Maria D'Hondt is an established artist. Maria D'Hondt was born in 1948. Artists born in the same year and of the same generation are Lee Alban, Hans Christian Adam, Gaetano D'Auria, Silvio Cadelo, and Richard Newton.
Further Biographical Context for Maria D'Hondt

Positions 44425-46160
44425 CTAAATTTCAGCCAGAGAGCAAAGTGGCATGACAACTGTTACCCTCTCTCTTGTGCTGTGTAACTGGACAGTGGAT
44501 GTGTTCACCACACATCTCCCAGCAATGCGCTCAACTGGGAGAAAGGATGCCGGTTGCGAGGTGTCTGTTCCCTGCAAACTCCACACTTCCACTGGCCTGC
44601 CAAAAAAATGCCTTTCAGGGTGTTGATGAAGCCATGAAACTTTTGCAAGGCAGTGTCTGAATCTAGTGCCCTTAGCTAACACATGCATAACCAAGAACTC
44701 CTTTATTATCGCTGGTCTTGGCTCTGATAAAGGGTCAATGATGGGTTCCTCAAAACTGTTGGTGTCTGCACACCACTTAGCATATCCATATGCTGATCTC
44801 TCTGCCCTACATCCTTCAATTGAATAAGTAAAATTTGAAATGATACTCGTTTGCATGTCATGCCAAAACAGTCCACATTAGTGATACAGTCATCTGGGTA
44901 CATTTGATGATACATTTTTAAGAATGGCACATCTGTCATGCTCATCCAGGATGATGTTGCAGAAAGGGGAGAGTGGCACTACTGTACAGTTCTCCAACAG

Born in 1948, Maria D'Hondt grew up during the 1960s and was inspired by the artistic culture of the time. Historically set in the context of the Cold War, the 1960s epitomize an extremely powerful era which generated a significant number of breaks and challenged the order of all things. In Europe, The Iron Curtain and the Berlin wall would permanently mark people and beliefs, while in the U.S, events such as the Cuban missile crisis and Vietnam war would forever impact generations to come. From education to gender issues and ideologies, a re-definition of social standards in Western society ensued, with revolutionary values and movements evolving in a cradle of inventiveness. Simplicity and an void of emotions were key concepts in the highly influential movement of Minimalism, embodied by artists such as Frank Stella, Donald Judd and Agnes Martin. Uninterested in the gestural elements of Abstract Expressionism, Minimalist artists focused on delivering artworks mainly composed of polished, clean lines and geometrical elements. Exploring further into some of the concepts inherent to Abstract Expressionism, artists such as Morris Louis, Kenneth Noland and Helen Frankenthaler practiced Colour Field Painting – decidedly relating to Minimalism, with an essentially ruled-based approach, devoid of any expressive features. Several schools of philosophy profoundly influenced creatives, Francis Bacon and Alberto Giacometti were artists heavily seduced by the ideas of Existentialism, who achieved worldwide success through their depiction of the human form and the anguish often associated with the human condition. globally, an important number of art movements resounded with the radical changes of the 1960s, often prone to their own regional distinctions. In Italy, Lucio Fontana and Piero Manzoni created Spatialism, while in Germany, the Zero group embraced similar ideas under the leadership of Günther Uecker.